Regulating the Governance of Special Economic Zones in the Greater Mekong Subregion


I am back from the International Research Symposium on Public Management in Asia: Innovation and Transformation, which was held at the Education University of Hong Kong. My paper was “Regulating the Governance of Special Economic Zones in the Greater Mekong Subregion.”



The countries of the Greater Mekong Subregion (GMS) (i.e. Cambodia, Lao PDR, Myanmar, Thailand and Vietnam) have all adopted the special economic zone (SEZ) as a means of facilitating their trajectory through the Factory Asia paradigm of import-substituting, export-oriented intensive manufacturing based on low labour cost competitiveness. The SEZs supplement and in some cases supercede the previously built places of development which are industrial estates and industrial parks of various sorts. They offer the benefit of having demonstrated success (as the hundreds of millions of Chinese people raised out of poverty testifies) with a political system that does not require democracy or political pluralism. This is also not required by the international treaties that are in place in ASEAN and in its relationships with trade partners. In terms of governance, each country has introduced new legislation to regulate SEZs and, thereby, encourage further inflows of foreign direct investment (FDI) and the benefits it is believed that will bring. The range of legislation includes prime ministerial decrees and comprehensive laws aiming to provide all-encompassing treatment of activities. By definition, these regulations apply to specific pieces of territory and not to the remainder of the country. They may also be limited in time, as in Vietnam, where the use of SEZs as a policy experiment is most clearly evident. However, it is not clear that international best practice has been achieved in SEZ governance because each country feels the need to adopt an individual approach to it and each has designed SEZ policy for its own developmental and political goals. These goals range from the need to maintaining good relationships with China in the case of Kyaukphu SEZ in Myanmar to the security issue of migrant workers in Thailand’s proposed border SEZs to the fostering of cross-border activities in the Mohan-Boten zone. This paper examines the different legal frameworks that have been used to regulate SEZs in the GMS and seek to identify which aspects are more useful in attracting FDI and in delivering developmental goals more generally. The paper then goes on to explore the extent to which these regulations may be brought into national usage, which is based on international comparisons.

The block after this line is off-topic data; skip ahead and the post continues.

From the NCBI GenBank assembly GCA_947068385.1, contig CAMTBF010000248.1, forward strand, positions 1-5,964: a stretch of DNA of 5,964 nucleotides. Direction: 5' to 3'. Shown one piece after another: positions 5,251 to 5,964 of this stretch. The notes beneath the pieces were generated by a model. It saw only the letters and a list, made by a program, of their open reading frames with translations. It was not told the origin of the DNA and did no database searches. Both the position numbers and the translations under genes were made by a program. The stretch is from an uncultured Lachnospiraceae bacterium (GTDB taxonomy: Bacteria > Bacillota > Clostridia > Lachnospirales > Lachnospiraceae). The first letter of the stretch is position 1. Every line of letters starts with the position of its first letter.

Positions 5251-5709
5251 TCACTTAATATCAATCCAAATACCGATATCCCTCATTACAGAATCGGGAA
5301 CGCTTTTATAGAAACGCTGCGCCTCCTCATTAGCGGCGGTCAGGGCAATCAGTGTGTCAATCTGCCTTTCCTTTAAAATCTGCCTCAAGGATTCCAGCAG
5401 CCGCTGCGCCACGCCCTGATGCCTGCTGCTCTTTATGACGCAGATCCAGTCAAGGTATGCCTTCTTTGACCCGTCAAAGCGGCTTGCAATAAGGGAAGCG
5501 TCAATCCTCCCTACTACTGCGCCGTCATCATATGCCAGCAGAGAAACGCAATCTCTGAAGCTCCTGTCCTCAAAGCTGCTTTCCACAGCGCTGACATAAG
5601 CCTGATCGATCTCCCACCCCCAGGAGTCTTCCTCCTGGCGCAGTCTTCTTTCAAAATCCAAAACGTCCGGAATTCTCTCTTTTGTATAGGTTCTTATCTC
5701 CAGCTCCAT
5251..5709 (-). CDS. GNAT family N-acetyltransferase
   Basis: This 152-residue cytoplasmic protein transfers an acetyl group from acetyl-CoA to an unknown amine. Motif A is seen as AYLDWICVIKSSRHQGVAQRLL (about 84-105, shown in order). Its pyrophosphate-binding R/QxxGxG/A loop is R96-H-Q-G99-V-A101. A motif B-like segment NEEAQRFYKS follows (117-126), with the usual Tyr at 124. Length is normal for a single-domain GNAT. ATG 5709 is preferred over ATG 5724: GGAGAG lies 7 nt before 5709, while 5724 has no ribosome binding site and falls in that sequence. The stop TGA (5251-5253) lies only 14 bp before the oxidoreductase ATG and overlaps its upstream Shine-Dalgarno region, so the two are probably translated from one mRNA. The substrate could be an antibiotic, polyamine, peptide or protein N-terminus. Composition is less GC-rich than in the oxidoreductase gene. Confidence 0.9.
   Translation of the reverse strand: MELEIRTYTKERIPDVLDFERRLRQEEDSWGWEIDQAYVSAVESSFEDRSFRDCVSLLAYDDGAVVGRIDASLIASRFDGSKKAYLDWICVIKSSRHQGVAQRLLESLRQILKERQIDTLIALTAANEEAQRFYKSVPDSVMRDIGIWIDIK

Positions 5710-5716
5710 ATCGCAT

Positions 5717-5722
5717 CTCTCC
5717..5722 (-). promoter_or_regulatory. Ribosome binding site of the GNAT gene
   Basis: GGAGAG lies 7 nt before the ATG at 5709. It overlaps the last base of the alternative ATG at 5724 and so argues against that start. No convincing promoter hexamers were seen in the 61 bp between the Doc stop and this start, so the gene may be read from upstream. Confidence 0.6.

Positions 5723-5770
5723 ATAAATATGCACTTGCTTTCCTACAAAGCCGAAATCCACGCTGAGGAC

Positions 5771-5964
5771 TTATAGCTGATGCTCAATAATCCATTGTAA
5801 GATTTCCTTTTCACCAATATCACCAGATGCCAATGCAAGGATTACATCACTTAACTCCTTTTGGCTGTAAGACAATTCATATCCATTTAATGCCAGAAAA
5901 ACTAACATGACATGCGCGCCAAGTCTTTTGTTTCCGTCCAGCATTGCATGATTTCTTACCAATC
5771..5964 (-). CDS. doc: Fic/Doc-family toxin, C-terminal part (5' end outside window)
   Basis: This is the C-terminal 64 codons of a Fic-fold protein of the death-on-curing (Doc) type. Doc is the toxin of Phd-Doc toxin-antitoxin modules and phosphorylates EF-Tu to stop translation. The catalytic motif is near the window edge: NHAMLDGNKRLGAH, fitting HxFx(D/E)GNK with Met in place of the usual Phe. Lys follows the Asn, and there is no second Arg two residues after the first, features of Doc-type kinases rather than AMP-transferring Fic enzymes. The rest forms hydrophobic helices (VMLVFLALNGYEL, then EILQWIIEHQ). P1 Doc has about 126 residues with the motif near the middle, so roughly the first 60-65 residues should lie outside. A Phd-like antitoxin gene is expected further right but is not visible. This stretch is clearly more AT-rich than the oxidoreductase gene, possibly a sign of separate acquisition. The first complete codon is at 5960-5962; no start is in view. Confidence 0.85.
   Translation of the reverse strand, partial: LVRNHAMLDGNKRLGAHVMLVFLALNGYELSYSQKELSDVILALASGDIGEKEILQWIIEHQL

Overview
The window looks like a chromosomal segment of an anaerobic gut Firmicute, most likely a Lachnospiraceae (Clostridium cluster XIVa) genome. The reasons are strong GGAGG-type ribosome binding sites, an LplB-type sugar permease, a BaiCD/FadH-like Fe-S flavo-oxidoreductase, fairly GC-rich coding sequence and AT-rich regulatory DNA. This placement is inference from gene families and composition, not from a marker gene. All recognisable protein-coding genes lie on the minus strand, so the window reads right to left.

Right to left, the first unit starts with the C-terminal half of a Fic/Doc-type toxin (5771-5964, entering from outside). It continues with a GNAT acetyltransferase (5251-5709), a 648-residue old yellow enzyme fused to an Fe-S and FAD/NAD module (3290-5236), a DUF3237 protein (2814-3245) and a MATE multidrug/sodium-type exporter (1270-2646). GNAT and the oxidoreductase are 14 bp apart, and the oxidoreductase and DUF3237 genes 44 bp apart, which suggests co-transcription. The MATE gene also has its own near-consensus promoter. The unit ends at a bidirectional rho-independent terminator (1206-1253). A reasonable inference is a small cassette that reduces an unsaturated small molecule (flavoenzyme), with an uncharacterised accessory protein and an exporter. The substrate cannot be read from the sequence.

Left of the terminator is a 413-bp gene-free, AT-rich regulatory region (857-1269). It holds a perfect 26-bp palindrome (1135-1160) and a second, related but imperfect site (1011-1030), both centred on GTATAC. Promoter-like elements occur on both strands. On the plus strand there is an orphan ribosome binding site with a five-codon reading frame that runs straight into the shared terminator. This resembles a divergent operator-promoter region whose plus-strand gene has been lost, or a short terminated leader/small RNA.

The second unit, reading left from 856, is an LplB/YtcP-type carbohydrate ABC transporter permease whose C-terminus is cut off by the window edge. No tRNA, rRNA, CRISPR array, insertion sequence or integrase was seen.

Keywords: development, governance, Greater Mekong Subregion, policy, special economic zones


Governance of Economic Spatial Initiatives

Announcing: Ampornstira, Fuangfa and John Walsh, “Governance of Economic Spatial Initiatives,” International Review of Management and Development Studies, Vol.1, No.3 (2017), pp.1-5.

Abstract:  The current Thai regime has emphasized the importance of special economic zones (SEZs) in border regions as a means of promoting overall economic development. The use of SEZs in this way has become popular throughout most of East Asia, with even North Korea participates, if a little warily. Governments seem to be attracted to these forms of spatial
initiative because they are able to enforce different forms of law within them, customarily privileging capital over labor, as well as because the example of China shows what kind of growth can be achieved without yielding round on democratization and personal and political liberties. They are technocratic solutions that have the support of important transnational organizations such as the Asian Development Bank and, also, the Chinese government and its
many currently compliant corporations, which have been involved with the North-South and East-West Economic Corridors and the Asian Highway Network. At the level of implementation, the creation of these schemes requires enforced purchase of land and involuntary migration of previous residents, which has led to armed resistance to projects from Myanmar to India and beyond. This raises numerous questions about the appropriate means of governing such areas in ways that are equitable and accountable. This paper uses a case study approach to highlight various governance models from different parts of the world and seeks to identify success factors that may or may not be transferable elsewhere. No single model, it is argued, will be successfully applied in every case, although principles of transparency and proper public consultation would always be welcome. Some policy implications and recommendations are drawn from the analysis.

Keywords: development, governance, policy, spatial initiatives, special economic zones